Sigh notes

In the backstreets of Lisbon, Kate Armstrong joins the night owls for a hauntingly beautiful musical experience.

TALK about intimate. A singer, silhouetted against dim red backlighting, closes her eyes and sways. She tilts back her head and sings. Deep, wistful notes fill the room. Several people, gathered with friends around tables, know this tune. Some click their fingers, one gasps with appreciation as the melody rises and falls. Welcome to the world of Portuguese fado.

I am seated an arm's length from Fabia Rebordao, the fado singer - or fadista - in a fado club, somewhere in the labyrinth of tiny cobbled streets of Lisbon's central Alfama district. It was almost midnight when

I entered the club, "Bacalhau de Molho" (warning: fado is the domain of night owls). It was easy to find - I followed the haunting musical notes that resonate off the stone walls of this historic centre.

So, what exactly are these beautiful songs of Portugal's national "folk music"? Simply put, fado is a song that tells a story of "saudades", meaning longing or nostalgia. But it's more than that. Or so I discover during the two days I tune into Portugal's fadista "royalty": Carlos do Carmo, fado king; Ana Moura, one of the country's fado princesses; and Celeste Rodrigues, an 87-year-old who has more than 58 recordings under her belt in a career spanning 65 years. Her sister was Amalia Rodrigues, the queen of fado, who popularised the genre globally in the '50s, '60s and '70s.

According to Celeste Rodrigues, "Fado isn't necessarily melancholic. Not all songs are sad. I am happy when I sing. Fado means emotions. It's like a sigh - [about] love, jealousy, life, death."

Ana Moura puts her hand on her heart as she urges in her husky voice: "Fado is something you need to feel. It's a kind of music where we use the melody and words to express what's going on in our soul."

This stunning, petite 31-year-old has performed with the Rolling Stones and sings to huge audiences around the world (as do other famous fadistas, including Cristina Branco and Mariza).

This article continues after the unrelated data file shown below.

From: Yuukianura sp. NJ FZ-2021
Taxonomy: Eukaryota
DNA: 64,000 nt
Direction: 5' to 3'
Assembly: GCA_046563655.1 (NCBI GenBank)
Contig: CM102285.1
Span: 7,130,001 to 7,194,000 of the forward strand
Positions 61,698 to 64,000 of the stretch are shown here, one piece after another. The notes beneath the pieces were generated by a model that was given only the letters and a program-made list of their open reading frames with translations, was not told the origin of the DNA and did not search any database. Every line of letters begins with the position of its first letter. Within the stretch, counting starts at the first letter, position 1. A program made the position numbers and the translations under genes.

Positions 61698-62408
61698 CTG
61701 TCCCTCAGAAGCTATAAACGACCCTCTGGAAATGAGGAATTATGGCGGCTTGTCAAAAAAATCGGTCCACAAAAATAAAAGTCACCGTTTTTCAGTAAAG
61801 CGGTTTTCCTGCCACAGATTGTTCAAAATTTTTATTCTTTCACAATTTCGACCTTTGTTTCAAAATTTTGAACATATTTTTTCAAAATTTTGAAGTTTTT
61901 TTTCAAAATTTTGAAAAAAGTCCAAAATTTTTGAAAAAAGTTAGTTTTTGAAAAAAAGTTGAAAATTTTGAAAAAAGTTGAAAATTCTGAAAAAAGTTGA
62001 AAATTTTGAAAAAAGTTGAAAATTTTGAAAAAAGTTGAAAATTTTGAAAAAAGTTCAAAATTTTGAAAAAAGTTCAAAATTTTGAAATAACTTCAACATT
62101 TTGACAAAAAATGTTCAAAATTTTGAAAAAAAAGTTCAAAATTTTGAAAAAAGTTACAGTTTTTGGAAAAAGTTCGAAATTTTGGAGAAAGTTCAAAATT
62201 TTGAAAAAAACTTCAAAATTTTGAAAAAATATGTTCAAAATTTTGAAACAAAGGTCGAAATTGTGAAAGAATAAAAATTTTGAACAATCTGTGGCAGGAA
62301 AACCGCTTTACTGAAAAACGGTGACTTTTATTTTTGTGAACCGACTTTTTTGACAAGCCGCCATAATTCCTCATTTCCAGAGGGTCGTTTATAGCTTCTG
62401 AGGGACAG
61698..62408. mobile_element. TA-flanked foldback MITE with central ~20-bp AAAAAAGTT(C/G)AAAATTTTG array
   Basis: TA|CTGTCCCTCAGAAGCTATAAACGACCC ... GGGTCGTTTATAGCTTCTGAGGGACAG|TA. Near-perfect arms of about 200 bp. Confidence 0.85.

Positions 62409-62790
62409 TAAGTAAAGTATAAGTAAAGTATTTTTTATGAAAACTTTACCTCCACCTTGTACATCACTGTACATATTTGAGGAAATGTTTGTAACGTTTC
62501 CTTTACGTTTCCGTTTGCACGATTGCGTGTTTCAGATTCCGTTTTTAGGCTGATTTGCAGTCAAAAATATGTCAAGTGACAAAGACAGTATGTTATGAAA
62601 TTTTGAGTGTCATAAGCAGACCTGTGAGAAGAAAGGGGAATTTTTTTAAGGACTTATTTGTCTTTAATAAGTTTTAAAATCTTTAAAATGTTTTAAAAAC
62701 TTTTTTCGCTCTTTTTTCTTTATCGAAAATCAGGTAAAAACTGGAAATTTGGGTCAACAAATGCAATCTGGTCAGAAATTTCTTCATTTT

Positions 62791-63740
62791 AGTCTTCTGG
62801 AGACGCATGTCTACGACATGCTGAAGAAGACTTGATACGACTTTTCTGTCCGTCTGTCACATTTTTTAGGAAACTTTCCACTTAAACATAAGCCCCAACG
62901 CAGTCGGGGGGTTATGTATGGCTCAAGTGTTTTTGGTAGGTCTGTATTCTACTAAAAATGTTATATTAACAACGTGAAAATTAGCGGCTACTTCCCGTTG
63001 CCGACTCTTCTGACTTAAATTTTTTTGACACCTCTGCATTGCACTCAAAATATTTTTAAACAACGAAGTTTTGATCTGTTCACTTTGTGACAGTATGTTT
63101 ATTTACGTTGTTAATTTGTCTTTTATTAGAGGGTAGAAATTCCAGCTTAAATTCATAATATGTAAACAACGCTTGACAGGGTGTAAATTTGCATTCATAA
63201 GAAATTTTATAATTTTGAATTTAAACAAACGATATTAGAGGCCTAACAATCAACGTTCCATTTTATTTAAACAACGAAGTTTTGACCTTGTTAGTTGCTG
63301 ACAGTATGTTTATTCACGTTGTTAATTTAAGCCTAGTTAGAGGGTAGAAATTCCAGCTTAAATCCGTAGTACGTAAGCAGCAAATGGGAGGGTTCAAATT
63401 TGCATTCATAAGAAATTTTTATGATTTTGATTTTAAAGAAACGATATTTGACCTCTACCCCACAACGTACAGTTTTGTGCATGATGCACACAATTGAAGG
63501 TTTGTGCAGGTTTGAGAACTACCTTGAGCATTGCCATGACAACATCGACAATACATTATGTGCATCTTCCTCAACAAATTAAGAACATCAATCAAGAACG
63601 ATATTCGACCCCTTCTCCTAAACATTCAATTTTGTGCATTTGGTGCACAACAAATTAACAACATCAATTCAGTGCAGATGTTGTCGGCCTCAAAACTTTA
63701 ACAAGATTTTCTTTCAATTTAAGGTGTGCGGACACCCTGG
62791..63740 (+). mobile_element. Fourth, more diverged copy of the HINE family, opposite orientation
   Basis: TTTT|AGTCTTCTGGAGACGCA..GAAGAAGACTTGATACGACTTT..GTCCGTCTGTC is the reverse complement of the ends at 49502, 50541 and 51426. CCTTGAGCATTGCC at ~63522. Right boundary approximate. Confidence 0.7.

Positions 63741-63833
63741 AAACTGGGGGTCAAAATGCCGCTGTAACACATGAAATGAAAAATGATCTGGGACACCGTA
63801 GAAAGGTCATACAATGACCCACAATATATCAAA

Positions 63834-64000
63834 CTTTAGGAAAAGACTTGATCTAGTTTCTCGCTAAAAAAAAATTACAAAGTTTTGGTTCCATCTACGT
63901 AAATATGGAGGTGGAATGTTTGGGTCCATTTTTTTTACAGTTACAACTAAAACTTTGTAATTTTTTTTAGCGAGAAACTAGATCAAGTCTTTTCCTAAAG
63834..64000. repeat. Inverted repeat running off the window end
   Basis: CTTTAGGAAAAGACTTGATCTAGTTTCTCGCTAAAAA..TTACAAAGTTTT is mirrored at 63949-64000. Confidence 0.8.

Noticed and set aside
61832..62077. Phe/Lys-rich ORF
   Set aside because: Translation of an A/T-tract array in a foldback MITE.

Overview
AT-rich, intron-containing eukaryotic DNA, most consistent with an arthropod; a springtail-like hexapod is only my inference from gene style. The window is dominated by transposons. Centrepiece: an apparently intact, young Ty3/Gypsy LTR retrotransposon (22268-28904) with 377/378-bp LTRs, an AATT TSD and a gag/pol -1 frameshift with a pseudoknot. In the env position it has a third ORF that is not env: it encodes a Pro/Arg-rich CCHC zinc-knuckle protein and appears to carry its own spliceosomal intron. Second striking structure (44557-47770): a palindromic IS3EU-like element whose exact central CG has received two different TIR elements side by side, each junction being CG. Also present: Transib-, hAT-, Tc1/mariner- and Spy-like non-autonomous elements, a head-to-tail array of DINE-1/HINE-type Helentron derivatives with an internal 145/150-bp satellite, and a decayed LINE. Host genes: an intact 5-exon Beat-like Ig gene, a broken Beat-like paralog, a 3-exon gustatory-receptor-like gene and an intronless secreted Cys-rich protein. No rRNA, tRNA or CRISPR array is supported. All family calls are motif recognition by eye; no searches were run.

Fado's roots are in Lisbon's Alfama district and along the coast where, in the 1850s, sailors and ruffians sang of life. Later, when it gained popularity among the nobility, fado performance took off more formally. In the 20th century, instrumental accompaniments included a 12-string Portuguese guitar and a classical guitar, both still popular in the clubs today. (For concert performances it's another matter, with anything from contemporary fusion sounds to jazz and orchestras added to the mix). These days, clubs vary from the tourist-oriented, two-tunes-and-a-meal experience to authentic, high-quality establishments frequented by locals for their quality of fado, atmospheres and bars - no longer smoky due to recent health regulations.

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The most fascinating performance is "desgarrada", a melodic sparring or "duel", akin to a verbal jazz jam session (apparently the divas can get quite heated). Unfortunately, I don't witness this. I'm sure I'll have another chance: fado and its clubs will never die, at least not if the fadistas have anything to do with it. This year, passionate supporters applied to UNESCO to have fado recognised. Besides which, fadistas are loyal to clubs which have supported them.

Celeste Rodrigues says: "The club is an intimate space - we are in contact with our public. What is important for an artist is not just the applause, it is the human warmth, the intimacy. If you leave these roots, then you leave fado."

Feeling fado

Fado Museum, museudofado.egeac.pt, Largo do Chafariz de Dentro 1, Alfama. This fun and interactive museum lets you experience the heart and soul of fado.

Clube de Fado, Rua de Sao Joao da Praca 92, Alfama. A touristy but pleasant fado club that keeps earlier hours. +351 218 852 704, clube-de-fado.com.

Senhor Vinho, Rua do Meio a Lapa 18, Lapa. Many say it's Lisbon's best, Senhor Vinho is small and intimate and a good place to catch a spontaneous performance of desgarrada. +351 213 972 681, srvinho.com.

Bacalhau de Molho, Beco dos Armazens do Linho 1, Alfama. This upmarket, atmospheric option has excellent fado and meals. +351 218 865 088.

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